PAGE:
This relationship could prove problematic as the EU is insisting there be no “hard border” between EU member the Republic of Ireland, which is subject to the Customs Union, and Northern Ireland, which would be outside of the Customs Union after Brexit.
— 3: Concessions, Concessions, Concessions —
The fact that Theresa May’s September 2017 ‘Florence Speech‘ was given in Italy should have indicated to Brexiteers that it would be replete with concessions to the EU.
May said that she wanted a so-called “transition period” during which, in exchange for access to the EU’s Single Market and Customs Union, mass migration from the bloc would continue unfettered.
In addition, with no Members of European Parliament the UK would have no say in the rules set by the EU — but would still abide by them for at least two years after the official Brexit date of 2019.
If it seems like May wasn’t just proverbially giving the farm away, she was also giving away the fishing waters, as well, with a pledge to allow European fishing vessels continued access to the vast majority of the UK’s fishing stock during the transition.
This was interpreted as a major betrayal by Brexiteers after the EU’s Common Fisheries Policy had decimated Britain’s fishing industry for decades.
“May’s vision for Brexit Britain is that we leave in name only and that all current arrangements, the status quo, is simply to be rebadged,” Mr Farage said on the day of the speech, calling it “a sell-out of our national interest, and a betrayal of Brexit”.
— 4: Chequers Summit: May’s Soft Brexit, Threats, and Risking the U.S. Bilateral Trade Deal —
It was at Chequers — the Prime Minister’s countryside retreat — on July 5th and 6th 2018 that May nailed her Brexit colours to the mast.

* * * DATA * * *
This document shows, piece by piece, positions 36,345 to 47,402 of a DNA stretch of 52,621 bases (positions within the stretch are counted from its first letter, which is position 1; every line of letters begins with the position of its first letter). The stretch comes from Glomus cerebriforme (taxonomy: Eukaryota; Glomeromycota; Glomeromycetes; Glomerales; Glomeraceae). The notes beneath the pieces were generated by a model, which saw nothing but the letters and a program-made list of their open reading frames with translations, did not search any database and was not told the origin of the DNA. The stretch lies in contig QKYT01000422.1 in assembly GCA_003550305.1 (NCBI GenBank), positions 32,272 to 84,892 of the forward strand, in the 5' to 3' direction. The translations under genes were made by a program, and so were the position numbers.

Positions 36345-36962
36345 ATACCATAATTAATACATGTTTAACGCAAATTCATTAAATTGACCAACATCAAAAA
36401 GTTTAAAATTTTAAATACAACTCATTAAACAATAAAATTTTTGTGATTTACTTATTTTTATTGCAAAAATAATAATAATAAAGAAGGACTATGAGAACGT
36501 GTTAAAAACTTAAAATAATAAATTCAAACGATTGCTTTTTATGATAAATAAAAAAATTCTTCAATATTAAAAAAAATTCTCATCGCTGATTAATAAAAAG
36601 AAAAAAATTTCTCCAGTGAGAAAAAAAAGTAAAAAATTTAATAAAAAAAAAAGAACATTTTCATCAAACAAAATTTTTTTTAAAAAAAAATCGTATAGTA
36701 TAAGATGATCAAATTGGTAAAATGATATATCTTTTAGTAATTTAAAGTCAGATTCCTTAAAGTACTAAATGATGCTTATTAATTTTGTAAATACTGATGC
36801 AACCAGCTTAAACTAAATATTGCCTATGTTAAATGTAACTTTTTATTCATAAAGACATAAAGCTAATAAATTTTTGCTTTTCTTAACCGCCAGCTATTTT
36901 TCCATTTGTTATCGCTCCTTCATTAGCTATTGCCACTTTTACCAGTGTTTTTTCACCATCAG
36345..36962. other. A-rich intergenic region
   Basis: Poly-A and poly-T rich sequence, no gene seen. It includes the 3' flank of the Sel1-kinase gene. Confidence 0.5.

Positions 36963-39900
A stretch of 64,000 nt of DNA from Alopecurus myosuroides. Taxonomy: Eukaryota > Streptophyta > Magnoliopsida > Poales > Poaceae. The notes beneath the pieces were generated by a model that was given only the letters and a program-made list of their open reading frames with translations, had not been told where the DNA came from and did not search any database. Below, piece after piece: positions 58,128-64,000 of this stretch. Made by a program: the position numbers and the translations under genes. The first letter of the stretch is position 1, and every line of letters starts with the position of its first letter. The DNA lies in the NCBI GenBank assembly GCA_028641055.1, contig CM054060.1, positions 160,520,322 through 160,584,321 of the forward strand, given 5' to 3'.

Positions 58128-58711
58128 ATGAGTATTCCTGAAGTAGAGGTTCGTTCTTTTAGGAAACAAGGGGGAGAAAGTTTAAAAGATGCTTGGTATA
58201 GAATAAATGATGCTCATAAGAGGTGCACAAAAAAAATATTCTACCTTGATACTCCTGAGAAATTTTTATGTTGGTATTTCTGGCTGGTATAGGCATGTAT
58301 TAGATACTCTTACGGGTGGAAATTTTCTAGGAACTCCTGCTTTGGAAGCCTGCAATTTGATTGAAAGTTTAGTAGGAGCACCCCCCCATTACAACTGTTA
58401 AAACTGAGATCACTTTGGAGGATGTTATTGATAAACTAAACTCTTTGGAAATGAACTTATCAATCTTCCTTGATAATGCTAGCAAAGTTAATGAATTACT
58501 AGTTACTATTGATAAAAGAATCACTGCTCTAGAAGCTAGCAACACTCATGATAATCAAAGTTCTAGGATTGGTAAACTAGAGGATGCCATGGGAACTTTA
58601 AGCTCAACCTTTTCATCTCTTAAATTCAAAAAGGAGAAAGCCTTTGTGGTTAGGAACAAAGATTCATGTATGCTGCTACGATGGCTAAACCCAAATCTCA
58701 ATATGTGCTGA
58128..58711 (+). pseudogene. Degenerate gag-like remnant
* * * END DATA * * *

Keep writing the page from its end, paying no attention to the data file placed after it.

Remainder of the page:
Her proposals would see Britain effectively remain inside the EU’s Single Market for industrial goods and agricultural products forever. The country would sign up to a free trade area regulated by a so-called “common rulebook” dictated by the European Court of Justice.
It would remain subject to EU state aid rules and keep its employment, environment, consumer protection, and social regulations at least as stringent as the EU, and would also agree to collect customs duties on the EU’s behalf for goods destined for the bloc.
In response to May’s Soft Brexit plan, U.S. ambassador to the UK Robert “Woody” Johnson warned that a bilateral trade deal between the two countries — essential for a post-Brexit Britain — is now “totally up in the air”.
Word later emerged that May had threatened her Ministers that if they refused to agree to the terms of her ‘third way’ customs plan and quit, she would immediately strip them of their ministerial cars and they would be forced to take a humiliating one-mile walk down the driveway from the country mansion to get a taxi back to London, as well as face a £67,000 pay cut.
No resignations were made during the summit, and presumably, the Prime Minister felt like she had the Cabinet under control, agreeing to a Brexit that bore no resemblance to that which the people voted for.
— 5: A Very British Political Apocalypse: the Slow Motion Brexit Crash —
That did not last long as on the night of Sunday the 8th, Brexit secretary David Davis resigned, writing in his resignation letter that “we’re giving too much away too easily, and that’s a dangerous strategy at this time.”
He was followed swiftly by junior minister Steve Baker.
On Monday, then-foreign secretary Boris Johnson resigned, writing to the Prime Minister that the dream of Brexit was “dying” and that the UK was “truly headed for the status of a colony”.
Calls were made from UKIP for May’s resignation, and there was talk of a ‘no confidence’ vote challenging her leadership from the party.
However, as of Monday night, the 1922 committee — which is comprised of MPs who do not hold office in government but who hold the core control mechanism of the Conservative Party — had not received the 48 letters needed to trigger a leadership challenge.
What I know in my heart is that if @theresa_may stays as Prime Minister we will not get control back of our borders, our laws, our courts, and our money. It will be a fudge and leave us in a very bad place. pic.twitter.com/Lkpcvdvgoy
— Nigel Farage (@Nigel_Farage) July 9, 2018
Following the loss of Brexit heavy-hitters Johnson and Davis, the top four positions in May’s Cabinet — that of Prime Minister, the foreign secretary, home secretary, and Chancellor of the Exchequer — are now populated by those who voted Remain in the June 2016 referendum.
Brexit Leader Nigel Farage told Fox News on Monday that “What I know in my heart is that if this woman stays as Prime Minister we will not get control back of our borders, our laws, our courts, and our money. It will be a fudge and leave us in a very bad place.”